Cover art by Brent Sprecher. 
With that in mind, I have free ebook copies of the book to give out to anyone willing to read it in the next month and post their review on Amazon and Goodreads. I have no limit on the copies I'm giving out, but you must review it in the next month.

But I want to sweeten the deal for this. I want to make the effort to increase the reviews on all three Lightweight titles. With that in mind, I want to tell you that I'm planning to make this same offer on the next two books in the series as well, but that offer will be exclusive to those folks that accept this one and post their reviews!

If you're interested in getting your free copy of Lightweight: Senior Year for review, contact me at my email address nick {at} superpoweredfiction {dot} com. Let me know your preferred ebook format as well. And I hope to see your reviews roll in very, very soon!

Friday, June 21, 2019

Cosplay Friday: Meggan

One of the books I cut my teeth on as a comics fan was Excalibur by Chris Claremont and Alan Davis. The two men created a really solid team book that wasn't worried about being funny here and there. It's heyday was its first year and a half or so of issues, and they still hold up as some of the reasons I will challenge anyone that lumps the 80s and 90s in comics into some generic summation.

Meggan was one of the breakout characters of the series, a faerie girl in love with Captain Britain and with a bevy of powers including shape-changing, flight, super strength and empathy. She spent much of the first year of the series basically just wearing athletic wear as a "costume" until she finally received this number during the Cross-Time Caper story. Cosplayer Sara Moni brings the Davis design to life perfectly, an impressive feat considering all the character traits that come together for the character.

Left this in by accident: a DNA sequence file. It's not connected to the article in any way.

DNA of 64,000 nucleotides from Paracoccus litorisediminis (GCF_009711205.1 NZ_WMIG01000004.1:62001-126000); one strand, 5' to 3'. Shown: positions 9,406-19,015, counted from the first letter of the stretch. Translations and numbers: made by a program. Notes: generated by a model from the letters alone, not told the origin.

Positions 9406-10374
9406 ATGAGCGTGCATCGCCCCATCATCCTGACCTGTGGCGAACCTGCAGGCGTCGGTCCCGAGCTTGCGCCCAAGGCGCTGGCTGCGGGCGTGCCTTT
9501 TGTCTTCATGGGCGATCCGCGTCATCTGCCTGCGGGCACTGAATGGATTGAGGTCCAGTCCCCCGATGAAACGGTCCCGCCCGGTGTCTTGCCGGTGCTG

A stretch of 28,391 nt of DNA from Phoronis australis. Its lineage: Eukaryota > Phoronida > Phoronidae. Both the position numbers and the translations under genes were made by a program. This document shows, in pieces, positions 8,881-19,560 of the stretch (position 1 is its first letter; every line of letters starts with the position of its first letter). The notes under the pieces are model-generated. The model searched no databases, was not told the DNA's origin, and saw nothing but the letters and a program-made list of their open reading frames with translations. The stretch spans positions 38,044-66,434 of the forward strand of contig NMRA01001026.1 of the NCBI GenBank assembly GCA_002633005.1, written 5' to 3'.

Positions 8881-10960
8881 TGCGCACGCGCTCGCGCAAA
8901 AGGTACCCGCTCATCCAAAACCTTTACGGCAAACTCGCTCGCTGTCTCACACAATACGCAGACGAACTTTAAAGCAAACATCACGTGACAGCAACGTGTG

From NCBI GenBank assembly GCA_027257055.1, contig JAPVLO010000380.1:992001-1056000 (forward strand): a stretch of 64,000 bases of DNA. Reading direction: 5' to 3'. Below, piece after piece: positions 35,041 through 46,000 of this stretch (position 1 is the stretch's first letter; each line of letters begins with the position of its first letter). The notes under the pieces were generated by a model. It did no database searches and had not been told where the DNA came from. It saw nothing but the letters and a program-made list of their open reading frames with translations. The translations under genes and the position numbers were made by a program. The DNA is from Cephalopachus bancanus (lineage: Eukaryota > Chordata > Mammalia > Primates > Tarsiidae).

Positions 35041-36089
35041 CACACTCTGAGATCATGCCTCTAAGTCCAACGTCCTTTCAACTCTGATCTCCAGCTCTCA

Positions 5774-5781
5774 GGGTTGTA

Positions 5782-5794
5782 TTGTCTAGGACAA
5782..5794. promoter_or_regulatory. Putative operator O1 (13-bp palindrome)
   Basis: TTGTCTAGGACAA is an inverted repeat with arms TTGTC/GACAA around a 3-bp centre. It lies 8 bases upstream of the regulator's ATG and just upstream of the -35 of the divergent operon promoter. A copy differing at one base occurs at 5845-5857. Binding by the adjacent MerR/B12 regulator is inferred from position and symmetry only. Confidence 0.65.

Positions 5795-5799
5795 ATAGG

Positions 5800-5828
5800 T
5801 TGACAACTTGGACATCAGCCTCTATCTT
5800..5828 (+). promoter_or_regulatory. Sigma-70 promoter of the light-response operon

You can check out a lot more great Cosplay pictures over on my Twitter. And while you are admiring some great cosplay here, don’t forget to check out some of the other great stuff from yours truly this week!

Wednesday, June 19, 2019

Newest novel in the books! (WIP Wednesday)

Patrons can read the fifth chapter of the
Ragnarok arc right now! 
Though the final chapters gave me a bit of trouble, I have now completed the last words of Lightweight: Ragnarok. Composed of chapters sixteen through twenty-one of the ongoing Lightweight series (now available on Smashwords), the series re-ignited my love for the character after too much time spent away from Kevin, Millie and the city of Federation.

As of yesterday, my patrons on Patreon can read the first five chapters of Ragnarok while everyone else can pre-order them at Smashwords right now. The collected edition of the novel is planned for a summer 2020 release. It will kick off a series of releases in full novel format starting then, as all the hard work I'm currently putting in for my fans on Patreon will be released to the world.

Over the next couple months, I have plans to release new slightly revised editions of the first three Lightweight novels as well, correcting a few minor errors and adding a new afterword. That afterword will come along with a major push for my newsletter and the Patreon, which will both get bonus stories as well. It's all part of a greater plan to increase the discoverability of my work.

That being said, I don't want anyone out there already reading my work to think I will overlook them. While I plan to release several exclusives, I will make sure they are available to all my current subscribers as well as the new readers.